Bach, and a master of ceremonies with magical powers: Raimund Hoghe’s ‘Cantatas’
Allow me to start with a bold statement, for once. I think every art student (dance, theater or visual arts) should at least have seen one performance by Raimund Hoghe. In order to realize how one can create something with almost nothing. It was a while since I’d seen one of his performances, and even though I wasn’t entirely taken by Cantatas – his newest piece – Hoghe, as master of ceremonies with a minimal toolbox, once again succeeded in enchanting me.
Things I remember about the first Raimund Hoghe performance I ever saw: a friend got so irritated that she just had to leave the theater. Funny how slowness, and coming close to an almost nothingness can annoy people that much. Especially as Hoghe does not intend to be confrontational.
Things I remember about the first Raimund Hoghe I ever saw: the German performer walking along the four sides of the stage, holding an incense stick. Thus ‘marking’ his territory. Funny to see how, many years later, Hoghe was doing exactly the same thing. This time around by just walking along those four sides of the stage. It’s how Cantatas begins. Hoghe, in black pants and white shirt (courtesy: French designer Agnès B.), just walking. One by one the other performers appear on stage as well. They follow Hoghe. They walk. And they walk. In a square. Silently. On music by Bach.
It’s Hoghe’s shtick. His almost shamanistic way of constructing a performance. His pieces (co-created with Luca Giacomo Schulte) consist of a series of scenes, each time built on a particular song or piece of music. For Cantatas Hoghe promises Bach’s music to be the connecting element. He even has soprano Kerstin Pohle singing some of it (and Britten’s Corpus Christi Carol, or Händel’s Lascia ch’io pianga as well).
But it will be a disappointment to some of the viewers (and a weak point of this performance, I think; one that becomes apparent especially during the second part) that he doesn’t stick to Bach. I guess he can’t help it. He just has to have some of those old, melancholic songs too, to create the atmosphere he needs. Frank Sinatra singing The September of my years. Nina Simone’s version of The house of the rising sun. Or Audrey Hepburn singing La vie en rose to Humphrey Bogart.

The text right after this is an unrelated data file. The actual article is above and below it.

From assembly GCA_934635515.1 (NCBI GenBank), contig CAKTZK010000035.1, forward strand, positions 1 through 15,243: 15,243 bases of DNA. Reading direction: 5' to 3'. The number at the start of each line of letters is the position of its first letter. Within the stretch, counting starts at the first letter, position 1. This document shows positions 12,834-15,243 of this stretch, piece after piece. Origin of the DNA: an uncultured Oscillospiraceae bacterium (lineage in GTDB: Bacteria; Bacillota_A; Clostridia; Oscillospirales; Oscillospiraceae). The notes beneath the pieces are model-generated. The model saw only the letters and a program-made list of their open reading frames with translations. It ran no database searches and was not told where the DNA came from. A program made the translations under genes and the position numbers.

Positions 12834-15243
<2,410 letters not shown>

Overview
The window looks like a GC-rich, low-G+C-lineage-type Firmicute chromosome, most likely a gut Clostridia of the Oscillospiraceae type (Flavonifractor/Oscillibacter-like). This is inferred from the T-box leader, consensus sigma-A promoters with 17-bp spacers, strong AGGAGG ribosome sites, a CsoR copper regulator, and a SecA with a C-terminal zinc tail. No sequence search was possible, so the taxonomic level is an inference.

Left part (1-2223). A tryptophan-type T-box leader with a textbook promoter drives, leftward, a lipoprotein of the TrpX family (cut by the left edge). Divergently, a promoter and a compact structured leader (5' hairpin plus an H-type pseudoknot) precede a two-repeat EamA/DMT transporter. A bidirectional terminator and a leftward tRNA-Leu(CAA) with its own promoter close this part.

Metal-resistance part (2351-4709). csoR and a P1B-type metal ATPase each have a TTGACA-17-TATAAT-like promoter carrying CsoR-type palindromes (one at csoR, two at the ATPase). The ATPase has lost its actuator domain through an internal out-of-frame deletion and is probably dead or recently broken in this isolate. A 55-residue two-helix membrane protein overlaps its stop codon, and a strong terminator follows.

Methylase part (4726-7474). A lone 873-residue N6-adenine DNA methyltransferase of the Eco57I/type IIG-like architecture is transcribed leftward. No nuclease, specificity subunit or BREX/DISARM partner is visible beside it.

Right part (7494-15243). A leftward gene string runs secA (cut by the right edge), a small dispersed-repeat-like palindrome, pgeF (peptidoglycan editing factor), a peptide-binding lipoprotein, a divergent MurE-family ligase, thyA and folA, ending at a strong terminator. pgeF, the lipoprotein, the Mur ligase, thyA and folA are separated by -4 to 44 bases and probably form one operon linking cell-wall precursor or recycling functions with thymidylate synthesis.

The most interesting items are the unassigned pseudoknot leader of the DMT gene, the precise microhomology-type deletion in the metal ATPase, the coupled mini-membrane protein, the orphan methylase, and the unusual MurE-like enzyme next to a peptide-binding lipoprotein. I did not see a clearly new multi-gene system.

On those pieces of music he and his 7 dancers/actors slowly and quietly perform small scenes. Hoghe makes one of his dancers move as if he were a giant puppet. Somebody dances with two fans. Hoghe, with a black cape, runs on stage as if he were Zorro, or he walks around with a bouquet of white lilies, which he puts down on stage where it will be lying for much of the second part of Cantatas. We hear 10 important rules for a dancer. And some of the dancers get their solo spot too (one I will not forget: Emmanuel Eggermont, in a wonderful way combining Mr. Bean and William Forsythe).
Sure: some of it clearly breathes Pina Bausch. Hoghe can’t help it (he used to work as a dramaturge for her in the eighties). And although Cantatas promises to tread new territory, as it is the first time Hoghe has that many people on stage, it is first and foremost Hoghe as you know him. Or to get back to my opening lines: the wonderful way in which he succeeds in creating magic by means of almost nothing. Just some music setting the mood, and a little ‘ritual’ performed on it.
Boring? At Kaaitheater (Brussels) many people once again did think so, as quite a few members of the audience left during the break. But he did succeed, once again, in enchanting me. Just too bad that Hoghe couldn’t keep the attention span going during the second part. By then too much other (classical) music had been thrown in, for instance, and it felt as if Hoghe had not much to add to what he had already said. All of a sudden you were looking at all the tools in that really small box and a man failing to create magic with it.